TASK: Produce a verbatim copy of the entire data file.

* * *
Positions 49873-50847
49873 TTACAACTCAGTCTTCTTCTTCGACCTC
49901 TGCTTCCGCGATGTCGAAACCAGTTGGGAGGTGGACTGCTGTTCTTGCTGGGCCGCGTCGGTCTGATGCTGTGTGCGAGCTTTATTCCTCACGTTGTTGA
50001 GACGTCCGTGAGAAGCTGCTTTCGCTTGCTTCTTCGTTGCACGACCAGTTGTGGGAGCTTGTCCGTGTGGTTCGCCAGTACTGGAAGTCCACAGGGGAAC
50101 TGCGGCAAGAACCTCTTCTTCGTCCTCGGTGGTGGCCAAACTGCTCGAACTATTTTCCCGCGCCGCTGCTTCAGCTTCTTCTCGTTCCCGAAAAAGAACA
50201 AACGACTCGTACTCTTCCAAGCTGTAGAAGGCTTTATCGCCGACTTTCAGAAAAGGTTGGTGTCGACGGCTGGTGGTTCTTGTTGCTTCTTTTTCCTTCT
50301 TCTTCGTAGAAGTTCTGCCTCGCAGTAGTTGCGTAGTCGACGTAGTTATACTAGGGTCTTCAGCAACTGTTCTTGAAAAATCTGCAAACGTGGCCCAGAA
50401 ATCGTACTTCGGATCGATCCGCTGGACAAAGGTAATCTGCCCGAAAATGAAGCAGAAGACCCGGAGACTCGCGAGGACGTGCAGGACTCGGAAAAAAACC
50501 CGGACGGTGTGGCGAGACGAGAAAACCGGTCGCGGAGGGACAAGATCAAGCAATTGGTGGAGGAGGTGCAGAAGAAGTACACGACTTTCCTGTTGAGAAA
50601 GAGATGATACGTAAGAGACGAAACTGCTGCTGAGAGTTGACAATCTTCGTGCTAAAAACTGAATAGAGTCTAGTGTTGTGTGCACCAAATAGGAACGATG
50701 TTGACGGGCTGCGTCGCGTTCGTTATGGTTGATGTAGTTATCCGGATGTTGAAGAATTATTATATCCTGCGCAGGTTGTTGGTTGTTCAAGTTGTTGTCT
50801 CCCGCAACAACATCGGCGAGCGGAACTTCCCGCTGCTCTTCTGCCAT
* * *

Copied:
Positions 49873-50847
49873 TTACAACTCAGTCTTCTTCTTCGACCTC
49901 TGCTTCCGCGATGTCGAAACCAGTTGGGAGGTGGACTGCTGTTCTTGCTGGGCCGCGTCGGTCTGATGCTGTGTGCGAGCTTTATTCCTCACGTTGTTGA
50001 GACGTCCGTGAGAAGCTGCTTTCGCTTGCTTCTTCGTTGCACGACCAGTTGTGGGAGCTTGTCCGTGTGGTTCGCCAGTACTGGAAGTCCACAGGGGAAC
50101 TGCGGCAAGAACCTCTTCTTCGTCCTCGGTGGTGGCCAAACTGCTCGAACTATTTTCCCGCGCCGCTGCTTCAGCTTCTTCTCGTTCCCGAAAAAGAACA
50201 AACGACTCGTACTCTTCCAAGCTGTAGAAGGCTTTATCGCCGACTTTCAGAAAAGGTTGGTGTCGACGGCTGGTGGTTCTTGTTGCTTCTTTTTCCTTCT
50301 TCTTCGTAGAAGTTCTGCCTCGCAGTAGTTGCGTAGTCGACGTAGTTATACTAGGGTCTTCAGCAACTGTTCTTGAAAAATCTGCAAACGTGGCCCAGAA
50401 ATCGTACTTCGGATCGATCCGCTGGACAAAGGTAATCTGCCCGAAAATGAAGCAGAAGACCCGGAGACTCGCGAGGACGTGCAGGACTCGGAAAAAAACC
50501 CGGACGGTGTGGCGAGACGAGAAAACCGGTCGCGGAGGGACAAGATCAAGCAATTGGTGGAGGAGGTGCAGAAGAAGTACACGACTTTCCTGTTGAGAAA
50601 GAGATGATACGTAAGAGACGAAACTGCTGCTGAGAGTTGACAATCTTCGTGCTAAAAACTGAATAGAGTCTAGTGTTGTGTGCACCAAATAGGAACGATG
50701 TTGACGGGCTGCGTCGCGTTCGTTATGGTTGATGTAGTTATCCGGATGTTGAAGAATTATTATATCCTGCGCAGGTTGTTGGTTGTTCAAGTTGTTGTCT
50801 CCCGCAACAACATCGGCGAGCGGAACTTCCCGCTGCTCTTCTGCCAT